You don’t change a winning team: Hamburg’s Trebitsch Entertainment is returning to Friuli for the second time to make two new TV movies about Commissario Laurenti, the amiable policeman created by novelist Veit Heinichen.
The movies will be based on the writer’s last two books, “Tod auf der warterliste” and “Der tod wirft lange schatten”.
An Australian girl with origins in the city of Trieste who returns for a holiday to solve a problem with an inheritance, a weapons depot dating back to the Second World War, an old enemy of Laurenti who is blackmailing old inhabitants of the city.
These are the elements of the latest mystery from Veit Heinichen, which sees Commissario Laurenti’s investigations taking him back in time to two unresolved murders which really took place in Trieste in the 70s.
“I dedicated 7 years of research to these two stories because I am particularly interested in authenticity, and I believe that the role of the novel is to throw light on the rules of the world we live in. I am always interested in local stories as long as they are open to a European dimension and Trieste is very fertile from this point of view”, the German author, who has lived in the capital of the Friuli region for over ten years, explained to Cinema&Video International.
“It is a city sandwiched between the sea and the Carso mountain range that lives with and by borders and its affected by very contemporary problems. There is an extremely high quality of life, a strong concentration of financial institutions and almost non-existent microcriminality, we need to ask ourselves why it is a place that hides such important mysteries.”
The first movies based on his novels “Gib jedem seinen eigenen tod” and “Die toten vom karst”, both produced by Trebitsch Entertainment in Friuli Venezia Giulia, with the support of the FVG Film Commission (cf. Cinema&Video 1-2- 2006), were broadcast successfully last June, on the first German channel ARD (around 9 million viewers).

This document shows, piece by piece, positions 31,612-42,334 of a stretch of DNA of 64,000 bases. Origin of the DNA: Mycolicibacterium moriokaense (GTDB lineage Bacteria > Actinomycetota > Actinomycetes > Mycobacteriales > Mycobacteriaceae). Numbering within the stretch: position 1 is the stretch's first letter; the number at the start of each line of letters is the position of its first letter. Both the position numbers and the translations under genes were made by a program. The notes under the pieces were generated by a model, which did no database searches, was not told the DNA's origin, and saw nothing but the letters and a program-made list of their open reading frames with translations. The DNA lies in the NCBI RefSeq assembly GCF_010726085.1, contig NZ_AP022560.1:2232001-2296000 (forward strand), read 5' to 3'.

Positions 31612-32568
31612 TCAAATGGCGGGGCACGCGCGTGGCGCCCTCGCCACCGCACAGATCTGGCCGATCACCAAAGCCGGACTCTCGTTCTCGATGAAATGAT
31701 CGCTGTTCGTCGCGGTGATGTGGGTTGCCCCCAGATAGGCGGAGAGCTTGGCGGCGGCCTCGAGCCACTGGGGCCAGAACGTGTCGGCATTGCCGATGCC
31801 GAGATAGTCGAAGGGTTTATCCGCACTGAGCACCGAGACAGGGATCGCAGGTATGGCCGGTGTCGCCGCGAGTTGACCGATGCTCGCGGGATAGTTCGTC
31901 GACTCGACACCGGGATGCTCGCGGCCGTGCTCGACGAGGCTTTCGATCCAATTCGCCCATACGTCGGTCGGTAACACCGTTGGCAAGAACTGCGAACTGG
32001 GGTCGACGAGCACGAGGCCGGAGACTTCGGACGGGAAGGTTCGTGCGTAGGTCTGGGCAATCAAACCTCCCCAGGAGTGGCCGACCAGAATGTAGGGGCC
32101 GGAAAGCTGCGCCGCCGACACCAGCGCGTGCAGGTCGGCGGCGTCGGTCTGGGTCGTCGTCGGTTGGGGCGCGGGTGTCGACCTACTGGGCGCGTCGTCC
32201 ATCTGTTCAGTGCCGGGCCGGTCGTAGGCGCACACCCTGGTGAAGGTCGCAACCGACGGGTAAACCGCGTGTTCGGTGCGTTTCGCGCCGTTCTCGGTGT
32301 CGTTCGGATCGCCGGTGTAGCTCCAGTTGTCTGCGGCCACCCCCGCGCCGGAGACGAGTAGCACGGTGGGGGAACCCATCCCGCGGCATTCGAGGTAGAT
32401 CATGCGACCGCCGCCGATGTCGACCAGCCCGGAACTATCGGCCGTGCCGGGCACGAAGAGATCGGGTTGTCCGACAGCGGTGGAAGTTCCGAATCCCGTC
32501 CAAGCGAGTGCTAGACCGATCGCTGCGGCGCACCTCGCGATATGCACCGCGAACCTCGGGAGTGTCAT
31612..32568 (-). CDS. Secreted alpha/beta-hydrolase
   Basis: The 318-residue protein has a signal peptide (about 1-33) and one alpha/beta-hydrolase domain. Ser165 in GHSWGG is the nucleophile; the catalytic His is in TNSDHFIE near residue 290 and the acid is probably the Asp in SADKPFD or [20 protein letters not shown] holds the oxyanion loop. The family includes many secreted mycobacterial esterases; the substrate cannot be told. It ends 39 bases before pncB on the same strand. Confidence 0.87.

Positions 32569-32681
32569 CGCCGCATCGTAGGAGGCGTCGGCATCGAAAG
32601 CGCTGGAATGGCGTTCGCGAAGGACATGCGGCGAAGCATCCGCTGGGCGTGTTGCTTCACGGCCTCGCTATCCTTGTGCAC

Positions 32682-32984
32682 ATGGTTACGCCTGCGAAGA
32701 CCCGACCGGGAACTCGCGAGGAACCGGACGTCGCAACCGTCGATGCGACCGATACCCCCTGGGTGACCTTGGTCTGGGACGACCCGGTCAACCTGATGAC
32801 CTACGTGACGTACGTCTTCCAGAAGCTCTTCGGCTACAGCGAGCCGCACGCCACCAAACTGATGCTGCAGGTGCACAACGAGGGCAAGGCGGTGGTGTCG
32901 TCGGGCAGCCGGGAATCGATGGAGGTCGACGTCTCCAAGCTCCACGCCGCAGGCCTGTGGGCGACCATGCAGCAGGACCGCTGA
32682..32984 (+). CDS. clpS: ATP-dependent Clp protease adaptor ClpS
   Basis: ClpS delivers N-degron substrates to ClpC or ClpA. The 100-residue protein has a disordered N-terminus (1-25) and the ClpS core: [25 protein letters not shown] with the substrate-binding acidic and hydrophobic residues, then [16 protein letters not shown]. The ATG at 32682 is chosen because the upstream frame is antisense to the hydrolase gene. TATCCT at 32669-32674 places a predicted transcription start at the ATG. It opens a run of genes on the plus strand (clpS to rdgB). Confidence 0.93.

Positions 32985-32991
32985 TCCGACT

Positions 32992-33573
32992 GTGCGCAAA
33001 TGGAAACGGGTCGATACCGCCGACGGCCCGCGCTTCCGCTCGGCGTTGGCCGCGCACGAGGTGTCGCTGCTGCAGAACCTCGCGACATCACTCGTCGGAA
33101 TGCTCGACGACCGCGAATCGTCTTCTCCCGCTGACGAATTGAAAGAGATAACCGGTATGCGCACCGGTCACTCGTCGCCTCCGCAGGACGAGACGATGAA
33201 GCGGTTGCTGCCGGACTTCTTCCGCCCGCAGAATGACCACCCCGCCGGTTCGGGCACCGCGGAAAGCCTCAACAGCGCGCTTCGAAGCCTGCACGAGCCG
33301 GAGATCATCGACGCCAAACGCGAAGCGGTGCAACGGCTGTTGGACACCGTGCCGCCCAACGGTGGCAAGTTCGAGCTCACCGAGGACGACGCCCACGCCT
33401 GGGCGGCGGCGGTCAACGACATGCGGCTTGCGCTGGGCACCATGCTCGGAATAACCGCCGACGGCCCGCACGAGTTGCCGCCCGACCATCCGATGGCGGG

“It was this success that encouraged us to repeat the experience in Friuli”, states the producer, Caterina Trebitsch, who will be returning to Trieste in March to begin location hunting, followed by filming, which is scheduled to continue until July.
“We had an excellent experience with Federico Poillucci. He provided us with very professional location scouts and the service was generally very prompt and efficient.”
Trebitsch Entertainment has already applied for another contribution from the Friuli Venezia Giulia Film Fund after the one it received last year.
“The cast of “Der tod wirft lange schatten” was almost entirely made up of German actors which meant we spent a lot of money on daily allowances, but we couldn’t disregard Trieste.
It is a particularly photogenic city and in these new movies we want to show more of it, including some of its more sophisticated corners. The new director, Finland’s Hannu Salonen, will leave for Trieste soon to look around the city and get some inspiration.”
As in the past, Veit Heinichen will take part in the location hunting, taking care to preserve the atmosphere of his novels. “In my last novel there is one particularly interesting location that I hope we will be able to use: the Val Rosandra, a valley in the Carso mountains, an extraordinary natural spectacle.”
Cinema&Video International 1/2-2007